Smoking With Glenn Shaheen
by Nancy Stebbins Read the Story March 25, 2013
There is a wonderful ruminative quality of this story. Everything we see in the outside world is colored by the character’s thoughts. For me, it grew progressively darker, ending with words like “skeletal,” “hovering,” and “sky rats.” I kept wondering, who is this guy?
In a way, it’s me. At least, the beginnings are me. I was training for a half marathon at the time, and the best track in Houston was around Rice University, a wealthy private school in a rich part of town. I’d run down to Rice from my shitty neighborhood and immediately be surrounded by all this morally repellant capitalism that is simultaneously visually stunning. I couldn’t help but love the beauty of the homes even while being disgusted by whatever evils paid for them.
A lot of exercisers monitor their heart rate (so I’m told) but for me, this character’s preoccupation with his heart rate was disturbing. The simple act of not picking up that pacifier in order to maintain the heart rate set me to wondering how he weighs the needs of others with his own.
When you’re running around a track or ricocheting through American detritus it’s easy to perceive yourself as a nation alone. People may be suffering, little losses like a baby’s pacifier or a worker falling from a hospital he could never afford to visit, but we shut them out because it might inconvenience us, or ruin our sense of daily rhythm. It’s easy to criticize the rich, sure, and many of them deserve it, but even us people of little means carry chains of little grievances we’ve committed around with us.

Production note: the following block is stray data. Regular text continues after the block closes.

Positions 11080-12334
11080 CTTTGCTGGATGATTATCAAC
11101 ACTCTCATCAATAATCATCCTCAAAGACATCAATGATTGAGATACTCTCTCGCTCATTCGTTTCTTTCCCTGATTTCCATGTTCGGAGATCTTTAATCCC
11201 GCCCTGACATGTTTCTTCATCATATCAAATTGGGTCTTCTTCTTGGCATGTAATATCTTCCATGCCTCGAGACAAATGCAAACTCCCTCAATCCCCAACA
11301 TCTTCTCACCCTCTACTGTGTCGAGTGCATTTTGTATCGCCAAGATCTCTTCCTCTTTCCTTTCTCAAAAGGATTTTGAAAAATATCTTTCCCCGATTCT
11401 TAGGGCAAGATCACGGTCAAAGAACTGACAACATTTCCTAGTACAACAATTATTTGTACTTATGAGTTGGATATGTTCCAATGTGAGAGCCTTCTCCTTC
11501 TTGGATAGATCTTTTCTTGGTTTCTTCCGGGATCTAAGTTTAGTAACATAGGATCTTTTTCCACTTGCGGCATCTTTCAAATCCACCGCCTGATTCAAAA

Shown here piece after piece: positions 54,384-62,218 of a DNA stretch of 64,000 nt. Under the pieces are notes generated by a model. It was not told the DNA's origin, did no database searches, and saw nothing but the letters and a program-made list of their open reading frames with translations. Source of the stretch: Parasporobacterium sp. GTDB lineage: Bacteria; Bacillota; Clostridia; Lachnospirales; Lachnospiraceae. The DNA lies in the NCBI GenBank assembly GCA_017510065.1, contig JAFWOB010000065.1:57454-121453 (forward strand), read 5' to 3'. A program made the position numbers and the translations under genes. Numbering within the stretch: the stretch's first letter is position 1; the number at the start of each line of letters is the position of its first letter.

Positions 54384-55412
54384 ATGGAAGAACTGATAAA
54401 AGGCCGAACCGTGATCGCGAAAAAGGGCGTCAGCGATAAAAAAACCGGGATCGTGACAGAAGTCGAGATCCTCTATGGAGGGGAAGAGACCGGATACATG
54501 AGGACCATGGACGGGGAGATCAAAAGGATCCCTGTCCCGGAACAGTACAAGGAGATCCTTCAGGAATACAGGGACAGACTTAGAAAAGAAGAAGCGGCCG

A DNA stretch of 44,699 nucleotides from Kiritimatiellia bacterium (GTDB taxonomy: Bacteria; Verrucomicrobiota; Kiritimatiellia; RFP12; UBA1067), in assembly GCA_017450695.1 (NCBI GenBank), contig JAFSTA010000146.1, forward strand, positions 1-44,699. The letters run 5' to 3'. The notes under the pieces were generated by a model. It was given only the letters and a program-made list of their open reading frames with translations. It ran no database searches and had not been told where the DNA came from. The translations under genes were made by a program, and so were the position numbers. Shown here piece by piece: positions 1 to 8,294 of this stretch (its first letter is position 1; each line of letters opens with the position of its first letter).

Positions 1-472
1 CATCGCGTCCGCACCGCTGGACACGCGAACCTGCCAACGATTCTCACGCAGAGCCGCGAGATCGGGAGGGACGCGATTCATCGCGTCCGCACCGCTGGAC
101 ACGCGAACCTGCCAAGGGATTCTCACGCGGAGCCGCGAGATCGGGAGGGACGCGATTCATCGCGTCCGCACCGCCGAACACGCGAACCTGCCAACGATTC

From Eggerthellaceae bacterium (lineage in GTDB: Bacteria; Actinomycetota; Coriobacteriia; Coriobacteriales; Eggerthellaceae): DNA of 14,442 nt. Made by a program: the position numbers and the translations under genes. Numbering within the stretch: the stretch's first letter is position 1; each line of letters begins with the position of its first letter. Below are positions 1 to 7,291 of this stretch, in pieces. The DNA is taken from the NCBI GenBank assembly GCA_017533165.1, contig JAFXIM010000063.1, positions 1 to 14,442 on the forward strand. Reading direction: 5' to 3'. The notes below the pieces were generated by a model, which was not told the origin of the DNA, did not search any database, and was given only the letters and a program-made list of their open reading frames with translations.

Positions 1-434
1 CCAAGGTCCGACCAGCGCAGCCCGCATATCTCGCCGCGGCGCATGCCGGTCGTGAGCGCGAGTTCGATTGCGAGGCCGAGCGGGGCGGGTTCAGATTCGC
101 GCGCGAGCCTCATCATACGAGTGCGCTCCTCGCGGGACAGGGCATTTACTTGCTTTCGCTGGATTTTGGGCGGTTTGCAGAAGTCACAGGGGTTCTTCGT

The title adds yet another layer and an additional understanding of the character. At the same time, it doesn’t feel too obvious or expected. I’m curious: how early in the process of writing the story did the word “Interference” seem like the right choice?
I wish I was better at saving my rough drafts—I sort of seem to remember it having a more image-rooted title. Alas! It was pretty early on in the process, since I can’t remember what else it could have been called. In flash, more than a full length story (and this is the same in poetry), you’ve got such a small number of words to work with, and more weight rests on the title. It functions as the haze that drapes over the story—everything in the story is seen through it and altered by it.
You are a poet, correct? The words flow so beautifully in this story. How does writing prose and poetry compare for you, in terms of attention to the rhythm and flow of words?
In both my poetry and prose I begin on the level of the sentence. That is, I have a file on my computer (called aaaaa.docx so that it’s always first alphabetically) that contains a bunch of sentences I think of that I want to use. If I use one of the sentences in a poem, I’ve got to create the rhythm around that line, even if it gets enjambed. For fiction, it’s more of a tonal key that it sets for the piece, though I do like to toy with syntax to create a rhythmic dissonance.
About the Author:
Glenn Shaheen is the author of the poetry collections Predatory (U of Pitt Press, 2011), and Energy Corridor (U of Pitt Press, 2016), and the flash fiction chapbook Unchecked Savagery (Ricochet Editions, 2013). Individual pieces have appeared in The Cincinnati Review, Ploughshares, The New Republic, and elsewhere.
About the Interviewer:
Nancy Stebbins is a former editor at SmokeLong Quarterly.
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